Have you ever noticed the dusty stuff on packaged shredded cheese?  It’s always there . . . whether you see it or not . . . and it’s an anti-caking agent.  It keeps the shreds from sticking and lumping together.

Different companies use different methods.  Kraft uses cornstarch . . . Tillamook uses potato starch . . . Sargento uses powdered cellulose, which is “refined wood pulp” . . . Lucerne uses both tapioca and potato starch.  Other anti-caking agents can include calcium sulfate, which is a component in cement.

That sounds questionable, but they’re all food-safe in small amounts.  Still, not everyone is excited about ingesting these substances raw.

So there’s a social media trend of people WASHING their shredded cheese before use.  Most people are dumping the cheese into a colander . . . rinsing it with water . . . and then DRYING IT on a paper towel.

The water that strains out is cloudy, and sometimes discolored, which adds THEATRICS to the videos.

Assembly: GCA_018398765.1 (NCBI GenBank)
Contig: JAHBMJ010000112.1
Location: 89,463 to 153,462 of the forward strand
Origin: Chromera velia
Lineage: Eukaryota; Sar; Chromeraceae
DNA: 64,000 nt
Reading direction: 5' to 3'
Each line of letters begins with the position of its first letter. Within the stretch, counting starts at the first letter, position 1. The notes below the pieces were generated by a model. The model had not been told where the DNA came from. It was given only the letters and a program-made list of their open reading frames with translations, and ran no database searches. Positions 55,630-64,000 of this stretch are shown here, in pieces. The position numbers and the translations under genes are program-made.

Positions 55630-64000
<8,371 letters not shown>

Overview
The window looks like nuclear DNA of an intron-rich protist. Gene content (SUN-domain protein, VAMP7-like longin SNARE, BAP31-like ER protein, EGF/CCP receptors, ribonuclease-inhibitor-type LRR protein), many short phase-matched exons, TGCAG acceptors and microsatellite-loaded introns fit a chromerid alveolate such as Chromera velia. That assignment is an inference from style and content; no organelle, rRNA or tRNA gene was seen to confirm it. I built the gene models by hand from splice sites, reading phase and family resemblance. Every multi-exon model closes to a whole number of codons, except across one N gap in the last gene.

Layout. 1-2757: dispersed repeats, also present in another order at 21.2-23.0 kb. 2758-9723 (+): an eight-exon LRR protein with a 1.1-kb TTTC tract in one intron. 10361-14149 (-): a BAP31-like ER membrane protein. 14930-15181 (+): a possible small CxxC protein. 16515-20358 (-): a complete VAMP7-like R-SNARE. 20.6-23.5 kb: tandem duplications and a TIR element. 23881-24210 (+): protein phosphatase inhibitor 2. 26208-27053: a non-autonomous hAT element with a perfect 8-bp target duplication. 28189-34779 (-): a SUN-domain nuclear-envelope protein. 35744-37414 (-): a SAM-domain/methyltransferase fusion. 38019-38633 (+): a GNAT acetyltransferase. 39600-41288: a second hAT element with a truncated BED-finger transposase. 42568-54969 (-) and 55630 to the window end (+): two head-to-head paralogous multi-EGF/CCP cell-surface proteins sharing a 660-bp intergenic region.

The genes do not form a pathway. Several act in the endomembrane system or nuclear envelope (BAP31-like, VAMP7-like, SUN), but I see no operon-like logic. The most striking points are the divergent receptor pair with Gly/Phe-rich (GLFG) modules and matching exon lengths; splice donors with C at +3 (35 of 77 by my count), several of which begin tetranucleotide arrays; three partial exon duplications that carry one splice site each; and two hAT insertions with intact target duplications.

Yes, this is ridiculous . . . all-around.

Rinsing cheese is messy, and you have to measure it out first because you shouldn’t return the “cleaned” cheese to the fridge.  Even if it’s dried, it can develop mold faster, because you may have washed off the “mold inhibitors” that are also added.  (Kraft labels theirs as “natamycin.”)

You won’t drop dead from this stuff that’s included in shredded cheese, but if it seems unappetizing, there is another option:

Buying a block, and shredding your own cheese.  It’s less convenient, but so is WASHING SHREDDED CHEESE.  And it will probably have more flavor . . . and it can be cheaper.

(Tasting Table)

(Here’s a TikTok of someone washing their shredded cheese.  Here’s another amusing one.  Then, there’s this guy who loves the rinsing process because he “doesn’t have time” to shred cheese.)